There were great cherry red duffels and skating skirts paired with little knits; charmeuse and lace lingerie-inspired cocktail frocks; narrow mid-calf skirts with neat taffeta jackets; and evening dresses with blooms created from crushed fabric and seamed on to shoulders and hips. It telegraphed both literally and metaphorically la vie en rose, as did Lanvin, where designer Alber Elbaz offered a collection of greatest hits, as seen through a Piaf lens.
He said he was thinking about “what’s next” and “how the skills of the French atelier are precious and relevant”. And he showed it in dresses layered over thin nude body suits, and based on variations of the LBD: in velvet, brocade tiered on one side, a slim wool sheath gathered in a knot on one hip. There were prints – butterflies on bias-cut crushed silk – and appliqués of dragonflies, and slightly off-centre tweed suiting. The whole thing felt entirely evocative of the moment, and how the present has been a bit undone by the past.
Necklaces touting the words “cool” and “help”, culminated in one that said “happy”, which was – a neat way to describe the emotional progress of the show. The je ne sais quoi was hard to miss. It was also behind Roland Mouret’s expression of grown-up elegance, which combined geometric colour-blocking with animal print in an exacting line-up of pencil skirts, body-skimming long-sleeved sheaths and tailored jackets (though some extra flaps on the fronts of garments were ideas better left behind). “Paris has its own definitions in the ‘dictionnaire de la mode’, ” said Mouret; his runway being a case in point.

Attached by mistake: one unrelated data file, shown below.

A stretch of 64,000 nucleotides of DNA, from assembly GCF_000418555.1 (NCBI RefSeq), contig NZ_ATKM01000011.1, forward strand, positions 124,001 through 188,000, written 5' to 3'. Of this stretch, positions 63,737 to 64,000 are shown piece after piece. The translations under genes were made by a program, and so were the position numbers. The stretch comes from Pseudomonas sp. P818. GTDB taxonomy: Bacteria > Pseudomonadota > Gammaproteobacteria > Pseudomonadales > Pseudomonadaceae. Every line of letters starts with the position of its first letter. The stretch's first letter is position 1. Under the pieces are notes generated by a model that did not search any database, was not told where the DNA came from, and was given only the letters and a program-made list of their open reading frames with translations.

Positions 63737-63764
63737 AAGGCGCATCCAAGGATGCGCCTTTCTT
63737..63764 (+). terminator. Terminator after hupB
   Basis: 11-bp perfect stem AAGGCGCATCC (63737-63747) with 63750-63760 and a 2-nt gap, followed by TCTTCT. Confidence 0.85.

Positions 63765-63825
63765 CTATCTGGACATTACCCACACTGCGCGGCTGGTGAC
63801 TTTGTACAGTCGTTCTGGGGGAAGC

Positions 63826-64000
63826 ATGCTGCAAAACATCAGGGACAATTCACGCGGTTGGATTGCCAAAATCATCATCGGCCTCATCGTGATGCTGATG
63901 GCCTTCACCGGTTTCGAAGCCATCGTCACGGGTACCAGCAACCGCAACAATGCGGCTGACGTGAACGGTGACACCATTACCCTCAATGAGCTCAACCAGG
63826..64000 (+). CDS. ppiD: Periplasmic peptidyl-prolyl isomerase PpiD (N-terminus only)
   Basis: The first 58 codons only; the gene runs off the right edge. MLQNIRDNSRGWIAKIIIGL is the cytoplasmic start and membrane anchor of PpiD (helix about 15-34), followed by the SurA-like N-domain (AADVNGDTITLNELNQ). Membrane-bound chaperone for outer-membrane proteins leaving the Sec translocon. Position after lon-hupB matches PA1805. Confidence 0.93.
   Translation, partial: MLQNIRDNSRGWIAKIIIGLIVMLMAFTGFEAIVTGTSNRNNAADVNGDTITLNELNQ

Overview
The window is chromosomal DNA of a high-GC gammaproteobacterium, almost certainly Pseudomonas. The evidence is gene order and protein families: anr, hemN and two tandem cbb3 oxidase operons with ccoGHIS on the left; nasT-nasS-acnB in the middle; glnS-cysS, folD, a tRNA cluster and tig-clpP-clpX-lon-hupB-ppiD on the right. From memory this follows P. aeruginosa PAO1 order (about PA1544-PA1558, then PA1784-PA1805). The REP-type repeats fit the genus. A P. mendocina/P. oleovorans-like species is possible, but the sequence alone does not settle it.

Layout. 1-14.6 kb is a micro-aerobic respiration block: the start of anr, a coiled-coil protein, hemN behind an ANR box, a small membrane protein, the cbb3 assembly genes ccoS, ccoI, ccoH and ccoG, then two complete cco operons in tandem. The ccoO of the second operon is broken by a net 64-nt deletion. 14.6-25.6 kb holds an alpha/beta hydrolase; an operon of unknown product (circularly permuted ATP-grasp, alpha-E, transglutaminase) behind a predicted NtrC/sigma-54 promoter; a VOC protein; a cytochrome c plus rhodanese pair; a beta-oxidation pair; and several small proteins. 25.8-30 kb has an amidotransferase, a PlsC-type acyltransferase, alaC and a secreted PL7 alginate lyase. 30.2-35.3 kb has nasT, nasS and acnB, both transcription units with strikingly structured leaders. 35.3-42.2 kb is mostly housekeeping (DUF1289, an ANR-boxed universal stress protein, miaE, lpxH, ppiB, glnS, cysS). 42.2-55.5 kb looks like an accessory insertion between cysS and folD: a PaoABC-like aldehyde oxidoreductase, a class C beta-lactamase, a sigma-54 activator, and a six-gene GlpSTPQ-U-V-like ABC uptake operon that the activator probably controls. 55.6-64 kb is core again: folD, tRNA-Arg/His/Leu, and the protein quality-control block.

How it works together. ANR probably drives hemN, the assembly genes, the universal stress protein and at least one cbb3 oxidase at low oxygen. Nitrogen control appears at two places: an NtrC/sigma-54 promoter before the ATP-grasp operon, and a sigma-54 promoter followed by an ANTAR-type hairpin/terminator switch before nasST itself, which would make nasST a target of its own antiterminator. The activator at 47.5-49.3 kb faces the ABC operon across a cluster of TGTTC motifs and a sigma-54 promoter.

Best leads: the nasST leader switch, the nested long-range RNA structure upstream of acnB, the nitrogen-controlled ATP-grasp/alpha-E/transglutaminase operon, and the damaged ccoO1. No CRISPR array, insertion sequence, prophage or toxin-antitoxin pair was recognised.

Indeed, the growing emphasis for many brands of this sort of French connection was underscored by the two shows that didn’t have the same imperative: that of London-based Hussein Chalayan and American Rick Owens.
Chalayan, whose link to Paris lies more in his willingness to push his own creative boundaries than in any historical reference, continued his quest to balance superbly constructed jackets and coats with a more conceptual side. Thus the idea of “spirit leaving the body” translated into multicoloured and textured digital prints with a kaleidoscopic appeal, intelligently married to very simple shapes – including dresses that transformed from cocktail to black tie with a simple flick of the wrist.